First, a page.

Wed Dec 5, 2012, 11:57 AM
n2doc (34,630 posts)
Mars Rover Curiosity Gets Mission Extension, new rover Mission announced
SAN FRANCISCO — When NASA's next Mars rover touches down in 2021, its six-wheeled sister, Curiosity, may still be chugging around the Red Planet.
NASA announced Tuesday (Dec. 4) that it plans to launch an unmanned rover toward the Red Planet in 2020, to help pave the way for an eventual Martian sample-return mission. The new rover will be based heavily on Curiosity, whose Aug. 5 landing kicked off a mission to determine if the Red Planet could ever have supported microbial life.
Curiosity's mission was originally planned to last two years. It has now been extended indefinitely.
"We've already decided with this plan that we will continue to operate Curiosity as long as it's scientifically viable," John Grunsfled, NASA's associate administrator for science, said here Tuesday at the annual fall meeting of the American Geophysical Union. "And that could be a long time."
Just how long Curiosity could keep roving is an open question. The $2.5 billion robot is powered by a radioisotope thermoelectric generator (RTG), which should be able to continue converting the heat of plutonium-238's radioactive decay into electricity for a long time to come.
"I never get a straight answer on this, but I think it has 55 years of positive power margin," Grunsfeld said.
5 replies, 852 views
Mars Rover Curiosity Gets Mission Extension, new rover Mission announced (Original post)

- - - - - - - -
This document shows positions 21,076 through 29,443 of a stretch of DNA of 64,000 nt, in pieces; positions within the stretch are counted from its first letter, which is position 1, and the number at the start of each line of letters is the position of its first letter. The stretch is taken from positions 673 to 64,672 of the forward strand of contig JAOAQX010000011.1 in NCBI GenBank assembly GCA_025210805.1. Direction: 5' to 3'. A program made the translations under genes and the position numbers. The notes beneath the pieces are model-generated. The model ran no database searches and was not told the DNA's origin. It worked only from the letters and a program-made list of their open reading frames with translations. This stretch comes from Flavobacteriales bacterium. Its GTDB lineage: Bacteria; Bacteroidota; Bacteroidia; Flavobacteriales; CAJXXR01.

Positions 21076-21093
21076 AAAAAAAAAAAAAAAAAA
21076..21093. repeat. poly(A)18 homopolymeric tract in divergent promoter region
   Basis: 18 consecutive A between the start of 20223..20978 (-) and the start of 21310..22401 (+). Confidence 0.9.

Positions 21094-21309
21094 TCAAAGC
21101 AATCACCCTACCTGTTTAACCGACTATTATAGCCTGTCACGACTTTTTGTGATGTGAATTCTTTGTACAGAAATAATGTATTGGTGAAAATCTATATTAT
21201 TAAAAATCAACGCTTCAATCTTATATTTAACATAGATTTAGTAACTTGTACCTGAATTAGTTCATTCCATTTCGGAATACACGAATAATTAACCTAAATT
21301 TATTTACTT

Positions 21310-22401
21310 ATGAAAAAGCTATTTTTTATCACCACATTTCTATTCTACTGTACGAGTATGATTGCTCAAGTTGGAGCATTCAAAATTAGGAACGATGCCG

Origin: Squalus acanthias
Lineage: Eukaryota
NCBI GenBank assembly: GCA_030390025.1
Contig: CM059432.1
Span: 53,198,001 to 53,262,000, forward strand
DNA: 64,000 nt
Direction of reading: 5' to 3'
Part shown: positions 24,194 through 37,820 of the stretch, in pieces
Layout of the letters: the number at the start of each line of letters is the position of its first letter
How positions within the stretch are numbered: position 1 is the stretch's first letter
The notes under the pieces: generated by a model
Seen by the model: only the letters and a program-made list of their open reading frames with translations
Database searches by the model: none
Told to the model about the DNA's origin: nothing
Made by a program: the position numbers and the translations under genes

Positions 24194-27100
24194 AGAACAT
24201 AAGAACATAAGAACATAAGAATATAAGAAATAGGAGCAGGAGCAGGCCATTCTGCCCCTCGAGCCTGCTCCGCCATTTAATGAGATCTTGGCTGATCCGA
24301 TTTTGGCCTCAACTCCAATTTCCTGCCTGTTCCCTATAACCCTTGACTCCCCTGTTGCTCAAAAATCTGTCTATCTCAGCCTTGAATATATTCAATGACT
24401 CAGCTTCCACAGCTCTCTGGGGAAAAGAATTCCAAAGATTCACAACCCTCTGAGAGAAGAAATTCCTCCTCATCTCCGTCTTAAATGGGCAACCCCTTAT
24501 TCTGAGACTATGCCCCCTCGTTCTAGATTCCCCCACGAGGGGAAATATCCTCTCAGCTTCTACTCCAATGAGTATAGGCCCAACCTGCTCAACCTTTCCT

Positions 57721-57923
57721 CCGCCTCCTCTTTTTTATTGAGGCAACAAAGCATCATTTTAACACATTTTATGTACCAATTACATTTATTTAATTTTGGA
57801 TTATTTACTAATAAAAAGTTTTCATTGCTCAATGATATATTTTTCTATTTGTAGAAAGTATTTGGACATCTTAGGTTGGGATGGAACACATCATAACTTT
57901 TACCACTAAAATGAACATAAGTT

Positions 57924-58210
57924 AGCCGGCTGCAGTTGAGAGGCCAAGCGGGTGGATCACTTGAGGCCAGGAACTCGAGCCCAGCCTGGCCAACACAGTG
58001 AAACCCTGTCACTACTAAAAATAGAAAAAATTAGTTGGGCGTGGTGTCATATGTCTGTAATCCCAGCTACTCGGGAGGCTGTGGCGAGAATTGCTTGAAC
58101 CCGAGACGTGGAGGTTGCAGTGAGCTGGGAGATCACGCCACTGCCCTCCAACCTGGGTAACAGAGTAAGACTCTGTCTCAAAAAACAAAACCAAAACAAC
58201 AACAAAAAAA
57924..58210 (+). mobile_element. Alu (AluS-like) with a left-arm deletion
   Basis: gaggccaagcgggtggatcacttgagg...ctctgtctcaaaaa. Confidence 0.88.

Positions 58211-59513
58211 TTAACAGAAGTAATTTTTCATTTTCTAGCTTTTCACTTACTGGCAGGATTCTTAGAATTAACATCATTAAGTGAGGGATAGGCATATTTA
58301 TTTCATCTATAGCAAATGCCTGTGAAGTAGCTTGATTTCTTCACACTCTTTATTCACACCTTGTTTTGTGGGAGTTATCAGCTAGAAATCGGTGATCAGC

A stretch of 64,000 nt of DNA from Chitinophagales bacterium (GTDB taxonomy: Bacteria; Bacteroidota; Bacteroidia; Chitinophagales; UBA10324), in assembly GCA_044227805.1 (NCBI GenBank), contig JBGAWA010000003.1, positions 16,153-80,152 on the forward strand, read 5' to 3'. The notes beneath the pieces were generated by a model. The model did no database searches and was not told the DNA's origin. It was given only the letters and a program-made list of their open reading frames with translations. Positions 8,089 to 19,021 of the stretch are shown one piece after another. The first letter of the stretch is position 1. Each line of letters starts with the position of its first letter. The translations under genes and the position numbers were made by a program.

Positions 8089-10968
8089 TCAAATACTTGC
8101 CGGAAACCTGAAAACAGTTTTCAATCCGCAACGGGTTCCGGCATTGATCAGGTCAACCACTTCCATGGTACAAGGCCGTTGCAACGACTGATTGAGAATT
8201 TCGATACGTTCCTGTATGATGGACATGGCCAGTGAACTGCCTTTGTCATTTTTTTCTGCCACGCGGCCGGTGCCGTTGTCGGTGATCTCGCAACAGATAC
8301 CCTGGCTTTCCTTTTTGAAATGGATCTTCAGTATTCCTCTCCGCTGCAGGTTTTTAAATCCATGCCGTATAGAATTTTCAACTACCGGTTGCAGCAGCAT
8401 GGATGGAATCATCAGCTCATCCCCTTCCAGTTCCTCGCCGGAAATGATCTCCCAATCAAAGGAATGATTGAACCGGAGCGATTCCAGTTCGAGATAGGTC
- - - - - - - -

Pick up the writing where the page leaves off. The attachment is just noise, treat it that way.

Response to longship (Reply #1)
Wed Dec 5, 2012, 05:43 PM
bananas (23,846 posts)
3. "Could it last 10 years? I don't think so. But could it last five years? You bet."
Last edited Wed Dec 5, 2012, 06:27 PM - Edit history (1)
At a presentation before the launch, I thought they said they expect the motor and wheels to work for at least a decade, but this article says 5 or 6 years:
New Mars Rover Could Far Outlive Its Lifespan
by Denise Chow, SPACE.com Staff Writer
Date: 20 July 2012 Time: 01:52 PM ET
While the rover could realistically survive five or six years on Mars, there are three main areas that could limit Curiosity's life: the rover's onboard mechanisms, its batteries, and its nuclear-powered RTG, he explained.
"The RTG suffers from the degradation of plutonium dioxide, but that lasts a long time," Theisinger said. "I think from the RTG, I would expect to get 10, 12 or 15 years out of it."
As such, Curiosity's greatest vulnerabilities are likely the parts that control its ability to move around on the planet's surface.
"The reasons Spirit and Opportunity lasted longer are different, so you can't run away with that idea," he said. "Do I think Curiosity could last longer? It certainly could. Could it last 10 years? I don't think so. But could it last five years? You bet. If it lasted five or six years, I wouldn't be shocked. But you never know."
Response to longship (Reply #1)
Wed Dec 5, 2012, 06:26 PM
Posteritatis (18,569 posts)
4. The Voyagers are expected to still be talking to Earth at that age.
When NASA engineers decide something needs to get done right, it gets done. Curiosity's "officially" expected to last two or three years, but in practice people are talking a decade-plus even taking mechanical wear into account.
Response to Posteritatis (Reply #4)
Thu Dec 6, 2012, 04:25 AM
longship (24,794 posts)
5. Voyagers are not in the dusty Mars environment.
Dust is doom for mechanicals. The servo motors operating the various instruments, etc. are being exposed to the dirt and dust from Mars' regolith. One of those Mars dust storms could cause troubles for Curiosity. Of course the mission knows about those, but such a storm would undoubtedly cause troubles and degrade Curiosity's life.